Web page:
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Well, the laws of physics always have to start from an experiment, and postulate some things.
06/24/2019, 06:33:10

    Ramillies writes:

    If you will ask "why?" enough times, you will always hit a "this is an axiom", i. e. "we don't know, but we have experimental evidence for it". So with this attitude, nobody can ever understand anything.

    If you need to calculate something in mechanics, you can very well imagine what will happen even before calculating, because you're so used to it from the everyday life. Couple this intuition with a good grasp of the theory itself and you can not only calculate things, but you can also make rough estimates right off the bat, and check whether what you calculated was nonsense . All in all, if you achieve this, you understand mechanics. You don't need to know what makes Newton's laws tick.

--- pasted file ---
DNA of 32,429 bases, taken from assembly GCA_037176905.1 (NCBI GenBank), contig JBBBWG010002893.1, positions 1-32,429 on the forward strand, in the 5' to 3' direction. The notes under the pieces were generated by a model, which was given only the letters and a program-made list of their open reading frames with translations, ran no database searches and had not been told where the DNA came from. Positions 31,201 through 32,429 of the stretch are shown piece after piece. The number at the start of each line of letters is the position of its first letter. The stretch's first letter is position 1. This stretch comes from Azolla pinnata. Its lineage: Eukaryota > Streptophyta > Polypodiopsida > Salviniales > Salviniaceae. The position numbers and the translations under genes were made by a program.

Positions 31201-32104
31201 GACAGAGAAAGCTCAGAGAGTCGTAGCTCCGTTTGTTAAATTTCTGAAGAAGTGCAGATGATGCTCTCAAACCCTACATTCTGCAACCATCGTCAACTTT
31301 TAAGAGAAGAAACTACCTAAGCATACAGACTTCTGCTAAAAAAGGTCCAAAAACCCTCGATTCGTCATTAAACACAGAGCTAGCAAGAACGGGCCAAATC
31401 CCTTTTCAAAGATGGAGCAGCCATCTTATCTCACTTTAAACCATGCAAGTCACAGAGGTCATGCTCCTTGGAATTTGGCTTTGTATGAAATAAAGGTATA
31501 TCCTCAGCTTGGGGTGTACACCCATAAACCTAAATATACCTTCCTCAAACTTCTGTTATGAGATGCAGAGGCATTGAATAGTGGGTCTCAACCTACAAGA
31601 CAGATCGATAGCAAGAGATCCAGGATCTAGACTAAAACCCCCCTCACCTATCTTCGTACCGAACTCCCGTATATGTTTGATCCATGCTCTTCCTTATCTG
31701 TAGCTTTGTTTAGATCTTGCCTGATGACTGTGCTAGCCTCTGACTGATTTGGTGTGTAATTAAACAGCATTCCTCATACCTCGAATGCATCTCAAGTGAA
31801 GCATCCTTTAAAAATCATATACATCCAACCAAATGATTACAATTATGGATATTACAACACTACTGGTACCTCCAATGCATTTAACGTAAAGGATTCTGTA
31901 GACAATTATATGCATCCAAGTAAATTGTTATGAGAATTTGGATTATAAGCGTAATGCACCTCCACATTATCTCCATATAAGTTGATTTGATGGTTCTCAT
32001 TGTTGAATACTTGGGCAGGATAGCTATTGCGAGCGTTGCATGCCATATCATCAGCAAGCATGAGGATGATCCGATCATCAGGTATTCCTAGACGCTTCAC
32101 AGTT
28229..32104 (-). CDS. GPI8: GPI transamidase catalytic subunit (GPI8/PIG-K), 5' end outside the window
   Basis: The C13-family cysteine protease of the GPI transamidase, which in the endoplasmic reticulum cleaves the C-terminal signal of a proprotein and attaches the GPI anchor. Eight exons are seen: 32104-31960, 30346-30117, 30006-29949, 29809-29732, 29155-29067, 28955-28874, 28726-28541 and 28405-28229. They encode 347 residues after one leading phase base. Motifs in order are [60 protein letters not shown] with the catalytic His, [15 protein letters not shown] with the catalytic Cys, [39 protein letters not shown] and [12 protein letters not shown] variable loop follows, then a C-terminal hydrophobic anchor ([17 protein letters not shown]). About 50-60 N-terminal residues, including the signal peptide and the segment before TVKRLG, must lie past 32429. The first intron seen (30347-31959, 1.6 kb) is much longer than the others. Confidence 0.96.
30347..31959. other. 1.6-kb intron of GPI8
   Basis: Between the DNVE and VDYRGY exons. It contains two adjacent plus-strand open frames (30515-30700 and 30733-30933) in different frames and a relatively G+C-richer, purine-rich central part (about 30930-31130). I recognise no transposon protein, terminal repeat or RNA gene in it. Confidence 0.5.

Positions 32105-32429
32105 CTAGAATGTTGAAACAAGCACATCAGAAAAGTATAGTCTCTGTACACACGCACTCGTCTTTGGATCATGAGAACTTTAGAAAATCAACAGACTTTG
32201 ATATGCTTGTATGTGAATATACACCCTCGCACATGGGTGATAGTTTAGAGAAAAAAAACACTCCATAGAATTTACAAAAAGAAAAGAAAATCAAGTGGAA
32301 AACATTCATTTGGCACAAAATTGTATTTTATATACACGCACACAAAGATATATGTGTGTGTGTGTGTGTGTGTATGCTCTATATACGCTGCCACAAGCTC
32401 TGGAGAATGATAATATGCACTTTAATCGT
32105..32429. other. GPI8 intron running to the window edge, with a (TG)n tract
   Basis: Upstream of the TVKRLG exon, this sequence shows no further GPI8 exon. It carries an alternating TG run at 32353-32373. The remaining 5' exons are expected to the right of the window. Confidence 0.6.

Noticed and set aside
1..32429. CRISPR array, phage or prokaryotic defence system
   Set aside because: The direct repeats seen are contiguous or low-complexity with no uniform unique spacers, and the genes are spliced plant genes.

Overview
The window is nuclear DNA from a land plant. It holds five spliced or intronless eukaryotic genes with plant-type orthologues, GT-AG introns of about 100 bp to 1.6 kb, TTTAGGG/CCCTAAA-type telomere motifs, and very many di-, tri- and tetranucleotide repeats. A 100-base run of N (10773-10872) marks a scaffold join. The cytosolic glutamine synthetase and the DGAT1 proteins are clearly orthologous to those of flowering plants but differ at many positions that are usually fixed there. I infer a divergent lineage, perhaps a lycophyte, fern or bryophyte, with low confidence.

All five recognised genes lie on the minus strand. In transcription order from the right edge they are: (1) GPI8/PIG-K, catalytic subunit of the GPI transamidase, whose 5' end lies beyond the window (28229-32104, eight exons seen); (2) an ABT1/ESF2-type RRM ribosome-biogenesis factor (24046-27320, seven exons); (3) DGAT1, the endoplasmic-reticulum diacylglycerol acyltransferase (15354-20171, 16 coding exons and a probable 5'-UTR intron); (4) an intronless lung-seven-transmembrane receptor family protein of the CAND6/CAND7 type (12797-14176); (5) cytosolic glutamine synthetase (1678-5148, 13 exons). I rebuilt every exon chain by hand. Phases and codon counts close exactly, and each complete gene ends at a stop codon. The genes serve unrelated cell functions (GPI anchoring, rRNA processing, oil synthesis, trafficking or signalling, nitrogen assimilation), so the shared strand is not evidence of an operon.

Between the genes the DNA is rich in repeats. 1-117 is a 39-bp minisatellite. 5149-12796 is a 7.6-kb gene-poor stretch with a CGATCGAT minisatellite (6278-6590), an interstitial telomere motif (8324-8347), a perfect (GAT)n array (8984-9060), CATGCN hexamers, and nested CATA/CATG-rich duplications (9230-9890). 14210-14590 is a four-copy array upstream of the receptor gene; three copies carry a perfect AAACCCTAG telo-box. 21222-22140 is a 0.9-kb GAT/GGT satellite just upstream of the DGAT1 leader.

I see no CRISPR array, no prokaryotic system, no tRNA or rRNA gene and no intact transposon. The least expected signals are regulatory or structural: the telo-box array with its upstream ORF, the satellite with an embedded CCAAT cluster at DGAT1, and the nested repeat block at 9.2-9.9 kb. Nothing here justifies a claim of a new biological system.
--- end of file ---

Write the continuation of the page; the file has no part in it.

The intuition for electromagnetism is harder to get, but it's still perfectly doable. And so you can understand EM too.

    However, in QM, there is little intuition (except for the math intuition). If you want to solve a problem, then you need to just "shut up and calculate" (popular motto amongst physicists, also misattributed to Feynman ). So that's what Feynman meant when he said that nobody understands QM, I think.

    (Feynman is awesome. I pick up the book "Surely You're Joking, Mr Feynman" at least once a month, and I always have a good laugh, and maybe it affects me a bit in my real life too )

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